How Can I Solve a 'Scope-of-Practice' Dilemma?

Carolyn Buppert, MSN, JD


October 01, 2013

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Can LPNs change tracheostomies in emergency situations if this is prohibited by Board of Nursing regulation?

Response from Carolyn Buppert, MSN, JD
Healthcare attorney, Boulder, Colorado

A Scope-of-Practice Dilemma

Here are the details about the dilemma posed to Medscape:

"I work as a clinical supervisor/case manager for a private duty company in Tennessee. The Board of Nursing issued a position paper about the scope of practice for licensed practical nurses (LPNs) with respect to tracheostomies and ventilators. In brief, the paper states that LPNs may not change a tracheostomy or the circuit for the ventilator. However, they may change the inner cannula, place the client on and off the ventilator, and deliver nebulizer treatments through the ventilator system. My colleagues write in their plans of care that the LPN may change the tracheostomy in an emergency, but I believe that if the Board states that the LPN may not change a tracheostomy, then that includes emergencies and to do so would be outside their scope of practice. Would you please comment on this?"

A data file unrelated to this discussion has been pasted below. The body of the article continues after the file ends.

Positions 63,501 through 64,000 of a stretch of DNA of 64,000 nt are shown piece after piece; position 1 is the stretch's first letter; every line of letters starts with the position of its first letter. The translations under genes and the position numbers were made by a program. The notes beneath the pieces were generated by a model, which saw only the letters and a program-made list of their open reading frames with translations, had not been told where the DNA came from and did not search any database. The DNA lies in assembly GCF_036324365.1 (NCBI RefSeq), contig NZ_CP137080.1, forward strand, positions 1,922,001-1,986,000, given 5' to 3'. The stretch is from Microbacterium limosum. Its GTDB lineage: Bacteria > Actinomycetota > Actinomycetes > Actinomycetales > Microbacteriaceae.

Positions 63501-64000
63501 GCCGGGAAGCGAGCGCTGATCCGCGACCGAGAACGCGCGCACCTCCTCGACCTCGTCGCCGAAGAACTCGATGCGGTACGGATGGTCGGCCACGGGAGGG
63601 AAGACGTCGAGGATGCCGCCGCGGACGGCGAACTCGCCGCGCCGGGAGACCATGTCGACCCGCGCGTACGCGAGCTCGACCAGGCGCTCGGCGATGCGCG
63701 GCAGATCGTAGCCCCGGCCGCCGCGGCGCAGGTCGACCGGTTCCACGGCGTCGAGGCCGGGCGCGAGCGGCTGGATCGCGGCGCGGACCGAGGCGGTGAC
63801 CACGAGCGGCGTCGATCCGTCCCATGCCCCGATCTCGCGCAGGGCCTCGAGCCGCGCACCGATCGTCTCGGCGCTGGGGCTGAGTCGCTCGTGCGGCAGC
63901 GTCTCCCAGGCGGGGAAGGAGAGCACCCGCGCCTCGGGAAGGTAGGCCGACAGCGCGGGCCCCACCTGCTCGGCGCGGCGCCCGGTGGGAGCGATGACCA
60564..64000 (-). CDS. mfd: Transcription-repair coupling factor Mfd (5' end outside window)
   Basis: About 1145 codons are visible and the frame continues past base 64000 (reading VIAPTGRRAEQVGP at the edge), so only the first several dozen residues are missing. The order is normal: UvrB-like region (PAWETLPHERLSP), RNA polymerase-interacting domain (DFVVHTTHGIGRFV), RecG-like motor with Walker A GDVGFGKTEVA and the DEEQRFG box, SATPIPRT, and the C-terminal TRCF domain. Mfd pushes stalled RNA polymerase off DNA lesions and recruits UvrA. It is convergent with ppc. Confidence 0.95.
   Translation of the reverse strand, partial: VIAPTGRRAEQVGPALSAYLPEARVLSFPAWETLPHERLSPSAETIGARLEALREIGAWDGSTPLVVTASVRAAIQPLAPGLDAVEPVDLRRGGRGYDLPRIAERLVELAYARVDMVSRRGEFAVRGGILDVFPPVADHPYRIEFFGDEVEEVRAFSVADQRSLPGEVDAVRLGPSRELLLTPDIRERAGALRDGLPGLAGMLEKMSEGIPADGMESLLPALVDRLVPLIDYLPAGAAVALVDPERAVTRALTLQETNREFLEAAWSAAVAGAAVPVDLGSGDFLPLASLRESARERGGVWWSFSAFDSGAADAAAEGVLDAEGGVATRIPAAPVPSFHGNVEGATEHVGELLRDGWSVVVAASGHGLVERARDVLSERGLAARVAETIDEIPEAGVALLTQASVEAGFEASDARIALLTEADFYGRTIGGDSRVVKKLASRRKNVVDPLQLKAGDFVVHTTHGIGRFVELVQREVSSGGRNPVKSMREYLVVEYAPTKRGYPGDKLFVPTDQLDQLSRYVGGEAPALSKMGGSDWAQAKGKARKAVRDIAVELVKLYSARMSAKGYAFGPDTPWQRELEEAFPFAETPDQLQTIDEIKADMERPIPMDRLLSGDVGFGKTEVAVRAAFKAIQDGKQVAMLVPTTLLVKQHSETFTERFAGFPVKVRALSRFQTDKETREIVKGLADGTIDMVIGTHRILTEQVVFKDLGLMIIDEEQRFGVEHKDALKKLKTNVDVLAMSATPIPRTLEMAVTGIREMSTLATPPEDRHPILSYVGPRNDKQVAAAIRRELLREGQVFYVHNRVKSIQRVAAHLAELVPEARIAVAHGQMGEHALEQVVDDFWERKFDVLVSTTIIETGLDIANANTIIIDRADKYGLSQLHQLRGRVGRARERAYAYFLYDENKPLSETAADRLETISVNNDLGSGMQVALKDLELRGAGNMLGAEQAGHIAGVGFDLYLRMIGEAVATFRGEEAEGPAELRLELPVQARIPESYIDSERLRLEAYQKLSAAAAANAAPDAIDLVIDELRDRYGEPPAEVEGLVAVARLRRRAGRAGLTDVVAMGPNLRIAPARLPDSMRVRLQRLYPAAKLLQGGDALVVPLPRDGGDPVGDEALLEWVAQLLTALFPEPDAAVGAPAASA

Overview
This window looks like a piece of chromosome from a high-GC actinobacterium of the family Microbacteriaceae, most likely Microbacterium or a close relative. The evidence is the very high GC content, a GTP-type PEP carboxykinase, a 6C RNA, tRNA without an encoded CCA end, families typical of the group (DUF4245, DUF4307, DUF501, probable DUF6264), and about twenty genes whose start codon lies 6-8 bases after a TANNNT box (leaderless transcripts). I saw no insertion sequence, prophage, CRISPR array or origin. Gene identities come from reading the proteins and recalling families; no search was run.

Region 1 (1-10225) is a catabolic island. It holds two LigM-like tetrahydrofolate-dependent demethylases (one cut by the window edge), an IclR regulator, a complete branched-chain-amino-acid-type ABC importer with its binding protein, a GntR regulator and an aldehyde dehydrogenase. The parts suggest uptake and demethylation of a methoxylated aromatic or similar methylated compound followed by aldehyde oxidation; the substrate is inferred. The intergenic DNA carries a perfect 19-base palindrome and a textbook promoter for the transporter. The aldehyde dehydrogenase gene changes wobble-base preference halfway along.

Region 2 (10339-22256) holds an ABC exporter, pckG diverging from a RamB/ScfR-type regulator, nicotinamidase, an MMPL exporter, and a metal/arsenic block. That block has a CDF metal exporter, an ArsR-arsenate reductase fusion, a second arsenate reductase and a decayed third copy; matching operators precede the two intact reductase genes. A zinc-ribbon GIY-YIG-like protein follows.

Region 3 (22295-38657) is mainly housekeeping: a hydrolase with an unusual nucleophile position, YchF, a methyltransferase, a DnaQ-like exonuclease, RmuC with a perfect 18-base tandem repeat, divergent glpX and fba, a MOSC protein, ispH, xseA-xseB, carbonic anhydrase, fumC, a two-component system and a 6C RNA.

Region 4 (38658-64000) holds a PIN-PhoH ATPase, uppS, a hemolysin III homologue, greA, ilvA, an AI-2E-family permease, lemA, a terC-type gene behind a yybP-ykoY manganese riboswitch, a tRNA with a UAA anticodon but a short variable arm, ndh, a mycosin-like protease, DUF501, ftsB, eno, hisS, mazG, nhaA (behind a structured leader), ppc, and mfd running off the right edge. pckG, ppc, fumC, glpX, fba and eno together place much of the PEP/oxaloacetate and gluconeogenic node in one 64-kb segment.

I agree with you. I can't speak for the Tennessee Board of Nursing, but I assume that the Board, whose mission is to protect patient safety, considered emergencies and would have authorized LPNs to change a tracheostomy in an emergency if the Board thought it appropriate and safe. (Because I can't speak for the Board, I recommend that you take your question about emergency situations to the Board.)

Your colleagues don't have any authority to increase the scope of practice of LPNs through their care plans. If this were a gray area, my answer might be different. However, the Board is very specific that LPNs can't change the outer tracheostomy cannula in their policy on "LPN Care of Ventilator Dependent Patients in the Home Health Setting."


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